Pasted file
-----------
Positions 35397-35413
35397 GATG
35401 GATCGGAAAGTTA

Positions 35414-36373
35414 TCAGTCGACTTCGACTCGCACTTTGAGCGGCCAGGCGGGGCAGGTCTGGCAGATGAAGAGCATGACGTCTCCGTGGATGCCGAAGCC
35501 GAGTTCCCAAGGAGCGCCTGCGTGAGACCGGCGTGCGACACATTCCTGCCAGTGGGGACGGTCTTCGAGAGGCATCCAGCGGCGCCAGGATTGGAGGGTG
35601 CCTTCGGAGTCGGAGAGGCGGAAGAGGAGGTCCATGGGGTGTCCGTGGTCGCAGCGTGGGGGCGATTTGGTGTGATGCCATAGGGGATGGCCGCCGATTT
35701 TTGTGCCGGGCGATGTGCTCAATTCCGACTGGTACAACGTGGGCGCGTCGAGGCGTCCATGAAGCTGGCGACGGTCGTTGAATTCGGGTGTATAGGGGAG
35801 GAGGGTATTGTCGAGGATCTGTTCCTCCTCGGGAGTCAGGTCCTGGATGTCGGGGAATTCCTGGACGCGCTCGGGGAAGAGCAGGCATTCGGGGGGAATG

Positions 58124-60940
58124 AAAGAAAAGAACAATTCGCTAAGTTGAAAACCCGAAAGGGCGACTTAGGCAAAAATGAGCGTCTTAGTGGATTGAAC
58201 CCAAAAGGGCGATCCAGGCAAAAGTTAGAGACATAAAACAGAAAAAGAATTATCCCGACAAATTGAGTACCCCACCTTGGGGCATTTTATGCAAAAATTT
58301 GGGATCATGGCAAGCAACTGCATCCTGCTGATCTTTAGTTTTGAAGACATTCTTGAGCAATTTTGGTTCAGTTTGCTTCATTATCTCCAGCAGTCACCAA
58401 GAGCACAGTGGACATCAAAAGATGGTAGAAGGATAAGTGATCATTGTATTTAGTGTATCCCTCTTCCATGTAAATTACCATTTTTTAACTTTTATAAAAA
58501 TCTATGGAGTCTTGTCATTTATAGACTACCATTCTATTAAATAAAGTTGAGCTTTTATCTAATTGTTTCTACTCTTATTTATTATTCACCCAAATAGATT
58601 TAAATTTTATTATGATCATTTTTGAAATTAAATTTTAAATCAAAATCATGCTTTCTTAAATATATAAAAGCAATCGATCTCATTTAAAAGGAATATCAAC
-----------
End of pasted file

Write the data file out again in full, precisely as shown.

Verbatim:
Positions 35397-35413
35397 GATG
35401 GATCGGAAAGTTA

Positions 35414-36373
35414 TCAGTCGACTTCGACTCGCACTTTGAGCGGCCAGGCGGGGCAGGTCTGGCAGATGAAGAGCATGACGTCTCCGTGGATGCCGAAGCC
35501 GAGTTCCCAAGGAGCGCCTGCGTGAGACCGGCGTGCGACACATTCCTGCCAGTGGGGACGGTCTTCGAGAGGCATCCAGCGGCGCCAGGATTGGAGGGTG
35601 CCTTCGGAGTCGGAGAGGCGGAAGAGGAGGTCCATGGGGTGTCCGTGGTCGCAGCGTGGGGGCGATTTGGTGTGATGCCATAGGGGATGGCCGCCGATTT
35701 TTGTGCCGGGCGATGTGCTCAATTCCGACTGGTACAACGTGGGCGCGTCGAGGCGTCCATGAAGCTGGCGACGGTCGTTGAATTCGGGTGTATAGGGGAG
35801 GAGGGTATTGTCGAGGATCTGTTCCTCCTCGGGAGTCAGGTCCTGGATGTCGGGGAATTCCTGGACGCGCTCGGGGAAGAGCAGGCATTCGGGGGGAATG

Positions 58124-60940
58124 AAAGAAAAGAACAATTCGCTAAGTTGAAAACCCGAAAGGGCGACTTAGGCAAAAATGAGCGTCTTAGTGGATTGAAC
58201 CCAAAAGGGCGATCCAGGCAAAAGTTAGAGACATAAAACAGAAAAAGAATTATCCCGACAAATTGAGTACCCCACCTTGGGGCATTTTATGCAAAAATTT
58301 GGGATCATGGCAAGCAACTGCATCCTGCTGATCTTTAGTTTTGAAGACATTCTTGAGCAATTTTGGTTCAGTTTGCTTCATTATCTCCAGCAGTCACCAA
58401 GAGCACAGTGGACATCAAAAGATGGTAGAAGGATAAGTGATCATTGTATTTAGTGTATCCCTCTTCCATGTAAATTACCATTTTTTAACTTTTATAAAAA
58501 TCTATGGAGTCTTGTCATTTATAGACTACCATTCTATTAAATAAAGTTGAGCTTTTATCTAATTGTTTCTACTCTTATTTATTATTCACCCAAATAGATT
58601 TAAATTTTATTATGATCATTTTTGAAATTAAATTTTAAATCAAAATCATGCTTTCTTAAATATATAAAAGCAATCGATCTCATTTAAAAGGAATATCAAC